In 'Dear Father,' A Poet Disrupts The 'Cycle Of Pain'
In his new memoir, Dear Father, J. Ivy describes the pain of being abandoned by his father. But the book is not just about that relationship and what might have been. It's a retracing of a unique career, and what it took for Ivy to get to the place he is today. A Grammy Award-winning poet and spoken-word artist, Ivy is also the author of the book HERE I AM: Then & Now and has collaborated with Kanye West and Jay-Z.
He tells NPR's Rachel Martin that his path to becoming a writer was a long one — and it began back in high school, when teacher asked him to read a poem called "There Once Was a Cloud."
On reading a poem in front of the class
I was a very shy teenager. ... My junior year in high school, my English teacher ... gives us this homework assignment to write a poem. And I went home and ... the only thing I could think about was the clouds that I saw outside of my window. So, next day, she surprised the class and made everyone read their homework in front of everyone. So I read my piece and, to my surprise, she pulled me to the side after the class and she told me that I had a very nice speaking voice!
She said, "I have a show coming up, and I want to put you in this show." And I said, "I'm not doing this show." You know, I was shy. ... So I didn't do the show, and then she had another show come up and she said, "You know what? Last time I asked you to do this show, you didn't do it. So this time I'm not asking you. You have to do it."
I decided to take on the challenge, so she gave me a speech to learn. And my first time ever on stage — as nervous and scared as I was to get up there — I got up there and did it. And, first time ever on stage, I received a standing ovation. I just ... fell in love.
On when his father left
I was ... 12 ... 13. My father, he was actually a DJ. So I would actually listen to him on the radio before I would go to school in the mornings. And he had this magnificent voice. And he would actually do the news. ... But you know, turns and twists happened in his life where, alcohol became a factor, drugs became a factor; he lost his job ... fights broke out at home. And separation eventually happened, which led to divorce. And then, I didn't see or hear from my father for the next ... 10 years.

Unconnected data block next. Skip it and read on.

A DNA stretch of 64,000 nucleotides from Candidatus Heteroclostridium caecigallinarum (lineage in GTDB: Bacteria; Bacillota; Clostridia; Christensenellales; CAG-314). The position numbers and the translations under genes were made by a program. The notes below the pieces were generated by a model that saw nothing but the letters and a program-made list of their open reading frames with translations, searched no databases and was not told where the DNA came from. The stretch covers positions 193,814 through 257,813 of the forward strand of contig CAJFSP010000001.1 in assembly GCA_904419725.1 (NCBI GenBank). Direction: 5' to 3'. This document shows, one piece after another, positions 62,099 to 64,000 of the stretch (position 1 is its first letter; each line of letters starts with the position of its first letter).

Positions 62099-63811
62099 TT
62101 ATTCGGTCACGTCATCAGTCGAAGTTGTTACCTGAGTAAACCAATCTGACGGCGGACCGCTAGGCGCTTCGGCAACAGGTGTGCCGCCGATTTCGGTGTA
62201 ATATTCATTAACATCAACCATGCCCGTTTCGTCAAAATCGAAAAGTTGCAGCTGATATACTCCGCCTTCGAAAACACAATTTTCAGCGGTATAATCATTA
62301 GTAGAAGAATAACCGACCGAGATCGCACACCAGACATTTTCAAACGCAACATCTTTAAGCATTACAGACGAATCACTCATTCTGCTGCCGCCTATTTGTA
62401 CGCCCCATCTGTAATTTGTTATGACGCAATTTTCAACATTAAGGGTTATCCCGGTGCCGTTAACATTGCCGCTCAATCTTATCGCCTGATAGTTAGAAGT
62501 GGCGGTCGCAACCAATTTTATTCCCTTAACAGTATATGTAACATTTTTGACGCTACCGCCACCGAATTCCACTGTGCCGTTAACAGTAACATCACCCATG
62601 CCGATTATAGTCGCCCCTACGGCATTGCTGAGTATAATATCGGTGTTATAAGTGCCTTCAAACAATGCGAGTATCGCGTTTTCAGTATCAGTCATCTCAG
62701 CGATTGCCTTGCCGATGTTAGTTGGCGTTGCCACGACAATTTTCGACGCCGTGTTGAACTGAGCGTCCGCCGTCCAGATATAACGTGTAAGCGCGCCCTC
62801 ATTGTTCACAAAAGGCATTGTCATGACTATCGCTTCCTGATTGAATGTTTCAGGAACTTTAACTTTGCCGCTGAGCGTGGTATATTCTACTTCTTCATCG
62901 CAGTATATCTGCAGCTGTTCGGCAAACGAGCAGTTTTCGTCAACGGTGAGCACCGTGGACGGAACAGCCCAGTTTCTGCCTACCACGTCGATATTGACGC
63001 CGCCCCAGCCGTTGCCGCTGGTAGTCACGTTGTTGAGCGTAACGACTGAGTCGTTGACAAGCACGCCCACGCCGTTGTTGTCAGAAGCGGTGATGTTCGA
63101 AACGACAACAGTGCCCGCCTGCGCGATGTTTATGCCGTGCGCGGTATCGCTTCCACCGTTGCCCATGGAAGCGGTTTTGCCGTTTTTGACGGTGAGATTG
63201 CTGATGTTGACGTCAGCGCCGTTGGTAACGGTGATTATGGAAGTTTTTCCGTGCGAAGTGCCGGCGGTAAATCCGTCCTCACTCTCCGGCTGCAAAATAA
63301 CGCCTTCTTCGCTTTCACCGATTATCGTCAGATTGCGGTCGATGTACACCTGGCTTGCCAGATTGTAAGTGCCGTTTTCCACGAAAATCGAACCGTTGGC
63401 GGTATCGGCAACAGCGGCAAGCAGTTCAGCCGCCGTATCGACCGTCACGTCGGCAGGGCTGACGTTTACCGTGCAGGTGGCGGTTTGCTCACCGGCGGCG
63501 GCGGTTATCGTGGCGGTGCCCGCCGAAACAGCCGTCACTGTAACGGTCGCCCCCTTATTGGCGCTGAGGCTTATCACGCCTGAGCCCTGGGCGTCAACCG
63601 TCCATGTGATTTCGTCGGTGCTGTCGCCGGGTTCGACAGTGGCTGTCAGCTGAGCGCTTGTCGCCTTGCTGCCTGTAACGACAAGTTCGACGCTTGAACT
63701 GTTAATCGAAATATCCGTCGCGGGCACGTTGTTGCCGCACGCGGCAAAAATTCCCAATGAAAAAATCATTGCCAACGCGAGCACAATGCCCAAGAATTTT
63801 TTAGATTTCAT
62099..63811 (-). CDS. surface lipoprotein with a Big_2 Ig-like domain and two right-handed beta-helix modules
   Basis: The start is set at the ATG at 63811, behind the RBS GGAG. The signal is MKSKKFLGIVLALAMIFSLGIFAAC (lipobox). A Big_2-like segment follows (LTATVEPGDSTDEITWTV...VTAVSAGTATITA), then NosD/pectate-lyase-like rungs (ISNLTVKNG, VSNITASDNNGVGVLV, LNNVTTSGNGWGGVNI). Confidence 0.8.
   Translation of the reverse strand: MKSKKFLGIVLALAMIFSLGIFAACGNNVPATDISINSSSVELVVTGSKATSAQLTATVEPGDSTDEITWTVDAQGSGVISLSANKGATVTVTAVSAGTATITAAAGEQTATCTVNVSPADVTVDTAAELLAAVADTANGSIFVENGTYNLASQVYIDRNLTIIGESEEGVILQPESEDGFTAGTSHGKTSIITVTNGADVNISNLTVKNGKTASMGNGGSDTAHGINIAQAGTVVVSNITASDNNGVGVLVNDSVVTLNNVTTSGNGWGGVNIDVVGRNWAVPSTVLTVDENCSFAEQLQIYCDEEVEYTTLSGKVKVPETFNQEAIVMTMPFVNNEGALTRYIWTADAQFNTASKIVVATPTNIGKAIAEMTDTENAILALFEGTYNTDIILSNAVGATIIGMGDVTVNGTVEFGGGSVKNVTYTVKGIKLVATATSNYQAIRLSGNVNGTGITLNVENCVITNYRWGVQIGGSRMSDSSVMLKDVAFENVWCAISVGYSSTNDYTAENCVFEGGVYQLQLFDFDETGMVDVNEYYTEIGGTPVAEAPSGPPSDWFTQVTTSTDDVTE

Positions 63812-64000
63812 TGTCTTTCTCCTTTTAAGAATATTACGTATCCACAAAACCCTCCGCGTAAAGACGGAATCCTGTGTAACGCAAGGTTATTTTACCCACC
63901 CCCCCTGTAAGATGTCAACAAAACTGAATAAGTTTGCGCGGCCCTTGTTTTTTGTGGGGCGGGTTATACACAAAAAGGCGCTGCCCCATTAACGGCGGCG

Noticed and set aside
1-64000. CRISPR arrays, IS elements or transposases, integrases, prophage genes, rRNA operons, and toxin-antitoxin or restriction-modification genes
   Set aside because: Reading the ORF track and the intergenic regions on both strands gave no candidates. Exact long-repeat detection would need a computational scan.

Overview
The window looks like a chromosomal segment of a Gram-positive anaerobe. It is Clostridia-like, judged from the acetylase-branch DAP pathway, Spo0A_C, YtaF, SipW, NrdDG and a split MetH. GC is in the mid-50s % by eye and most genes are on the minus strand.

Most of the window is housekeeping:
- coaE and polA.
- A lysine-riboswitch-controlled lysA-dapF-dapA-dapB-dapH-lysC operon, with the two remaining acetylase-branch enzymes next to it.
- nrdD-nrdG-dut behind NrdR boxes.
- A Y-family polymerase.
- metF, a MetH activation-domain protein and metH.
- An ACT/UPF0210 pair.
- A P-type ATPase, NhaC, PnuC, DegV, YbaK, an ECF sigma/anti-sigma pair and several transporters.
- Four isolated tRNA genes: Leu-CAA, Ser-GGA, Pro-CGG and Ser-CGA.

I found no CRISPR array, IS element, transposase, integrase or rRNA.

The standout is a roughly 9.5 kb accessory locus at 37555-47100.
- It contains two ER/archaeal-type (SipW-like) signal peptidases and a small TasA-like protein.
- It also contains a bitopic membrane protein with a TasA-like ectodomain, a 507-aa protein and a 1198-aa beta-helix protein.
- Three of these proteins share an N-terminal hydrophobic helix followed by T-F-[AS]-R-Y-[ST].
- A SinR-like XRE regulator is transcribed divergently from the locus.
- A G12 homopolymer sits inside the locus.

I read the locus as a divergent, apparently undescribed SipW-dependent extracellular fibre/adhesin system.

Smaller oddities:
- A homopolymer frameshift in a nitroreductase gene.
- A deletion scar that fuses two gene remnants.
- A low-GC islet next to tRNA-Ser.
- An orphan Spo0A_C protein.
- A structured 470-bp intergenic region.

On his depression
I went to Illinois State, and I was only there a year and a half because I fell into this very, very deep depression. And I just stopped going to work and I stopped going to classes. And I was home almost a year, maybe. And I had a conversation with my older cousin ... and I was telling her about how I was feeling in regards to my father. And she told me ... "Look. The only way you're going to be able to get over that pain is to forgive." She said, "If you don't forgive, you'll carry that with you with your whole life."
On what it was like to reconnect with his father
When I walked up to the door, there was such a nervous, nervous feeling. And, you know, ringing that bell and him opening the door, and me expecting to see this giant! Because that's what he was the last time I saw him, you know? And now, I'm towering over him ... now he's this older man and you could tell life had beat him up. ...
"There were a lot of things that he went through, so he grew up with this pain and eventually passed this pain on, because he didn't know how to cope with it."
He had gone through a lot himself, in his childhood. His mother passed when he was 4 years old, with him in her arms when [she] passed. And he was abused as a child. So there were a lot of things that he went through, so he grew up with this pain and eventually passed this pain on, because he didn't know how to cope with it.
So seeing him in that moment, I could see that life had beat him up. He was young. He was, at the time, I believe, like, 59 years old. But he looked like he was ... 80. But as soon as he opened up the door, I hugged him. I said, "Man, you know, I love you." ... We didn't talk a lot ... but I was letting him know about how my brothers were, how my mother was. And one of the things he told me, he said, "Man, I never stop loving your mother."
On how forgiveness is an ongoing process
One of the chapters is actually titled ... "Forgiveness is Remembering to Forgive Again." And I learned that because there would be so many moments, you know so many life moments that would happen and ... I wish my father was there for me to pick up the phone and talk to him. A year and a half after that moment, after us reconnecting, he passed away. ... There was a lot of regret, which would lead back to those moments of anger. And there was guilt and there was sadness. And, you know, there were just these things that would reconjure in my mind. And it wasn't until I wrote this poem that I was able to exercise that forgiveness on a regular basis.
Copyright 2021 NPR. To see more, visit https://www.npr.org.